Can You Name A Comedy Writer Who Has Won A Nobel Prize?

(originally written March 6, 2008)

I wrote this in response to a friend who asked me “Do you feel that comedy is underrated as an art form? (You’ll see why I’m asking this on my blog.) How is it similar to more “serious” arts? How is it different?”

I do feel comedy has been underrated, even ghetto-ized to a degree.  Partially because so much bad comedy has been produced that the great comedy is swamped by it.  Bad comedy seems much more acceptable to the populace in general than say bad drama.  Then again, there are soap operas. 

 

Gingers

Onstage in Halifax

Good stand-up comedy is similar to more “serious” arts in that it asks it’s audience to think.  It’s major difference is it’s immediacy to it’s audience.  The audience gets to respond immediately, and the performer knows if he’s gotten a reaction.  Brevity is a pinnacle of art.  Whether an artist can get their point across with a single brush stroke or a single frame out of a roll of film – it’s always that moment, that realization, that connects the artist’s thoughts with his audience.  Good stand-up comics provide many vignettes (jokes) to present mainly one point of view.  How briefly they can express them, boiling the words, actions, expressions down to the barest of minimums and yet be completely understood is it’s own reward.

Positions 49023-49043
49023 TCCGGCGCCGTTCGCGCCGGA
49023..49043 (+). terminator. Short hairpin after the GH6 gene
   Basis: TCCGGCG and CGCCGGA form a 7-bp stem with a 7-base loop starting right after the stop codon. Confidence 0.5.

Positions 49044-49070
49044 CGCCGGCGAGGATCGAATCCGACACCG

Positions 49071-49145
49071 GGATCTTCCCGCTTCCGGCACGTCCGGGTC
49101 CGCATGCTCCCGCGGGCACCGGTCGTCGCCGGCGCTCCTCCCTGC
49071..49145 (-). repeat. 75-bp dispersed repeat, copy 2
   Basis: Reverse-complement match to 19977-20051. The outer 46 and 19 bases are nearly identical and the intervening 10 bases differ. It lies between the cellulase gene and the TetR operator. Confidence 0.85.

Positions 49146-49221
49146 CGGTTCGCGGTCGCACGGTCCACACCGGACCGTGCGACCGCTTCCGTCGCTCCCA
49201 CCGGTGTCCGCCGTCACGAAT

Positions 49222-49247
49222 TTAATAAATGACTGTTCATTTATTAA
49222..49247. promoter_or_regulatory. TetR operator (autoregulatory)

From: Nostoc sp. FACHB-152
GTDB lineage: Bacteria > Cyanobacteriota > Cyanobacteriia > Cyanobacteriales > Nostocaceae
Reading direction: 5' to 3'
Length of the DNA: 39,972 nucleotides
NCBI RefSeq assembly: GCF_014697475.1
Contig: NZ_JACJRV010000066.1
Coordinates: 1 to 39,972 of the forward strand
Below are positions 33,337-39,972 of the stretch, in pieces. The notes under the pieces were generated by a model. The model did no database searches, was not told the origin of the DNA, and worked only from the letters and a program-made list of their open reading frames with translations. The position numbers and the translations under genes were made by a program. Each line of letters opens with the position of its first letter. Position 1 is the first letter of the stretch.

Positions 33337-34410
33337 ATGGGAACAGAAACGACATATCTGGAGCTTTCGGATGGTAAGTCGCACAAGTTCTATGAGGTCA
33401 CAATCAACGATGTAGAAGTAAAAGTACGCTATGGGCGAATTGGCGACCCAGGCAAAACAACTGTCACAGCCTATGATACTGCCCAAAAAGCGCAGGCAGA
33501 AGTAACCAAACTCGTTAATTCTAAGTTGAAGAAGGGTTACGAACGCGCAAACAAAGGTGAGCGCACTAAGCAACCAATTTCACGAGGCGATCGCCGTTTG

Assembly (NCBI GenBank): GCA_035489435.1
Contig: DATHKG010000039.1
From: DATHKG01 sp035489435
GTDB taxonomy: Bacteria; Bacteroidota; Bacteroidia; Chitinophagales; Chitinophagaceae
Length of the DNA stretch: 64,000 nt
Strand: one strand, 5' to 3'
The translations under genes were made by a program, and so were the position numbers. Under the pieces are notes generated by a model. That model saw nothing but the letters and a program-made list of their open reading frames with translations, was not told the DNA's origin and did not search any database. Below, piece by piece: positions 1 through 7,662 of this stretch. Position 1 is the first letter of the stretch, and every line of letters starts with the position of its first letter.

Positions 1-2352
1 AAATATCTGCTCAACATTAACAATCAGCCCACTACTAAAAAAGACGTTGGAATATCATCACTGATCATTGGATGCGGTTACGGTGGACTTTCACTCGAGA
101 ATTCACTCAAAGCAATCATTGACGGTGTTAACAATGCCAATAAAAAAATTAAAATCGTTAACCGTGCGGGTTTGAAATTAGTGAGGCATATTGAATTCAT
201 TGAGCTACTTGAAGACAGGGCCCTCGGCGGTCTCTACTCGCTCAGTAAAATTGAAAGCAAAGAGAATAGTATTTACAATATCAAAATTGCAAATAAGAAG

If a crowd get’s you, really gets you, laughs at your jokes while you perform them and maybe, just maybe looks at some things in a different way, who the hell needs a nobel prize.

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About Ash

Paul Ash is that special kind of person who sees the best in everyone, except himself. His self loathing comedy is peppered with rural charm and big city cynicism. This “muppet king of comedy” has been described as the “encyclopaedia of funny” and has an over ten year relationship with the Festival Just For Laughs, the world’s largest stand-up comedy fest.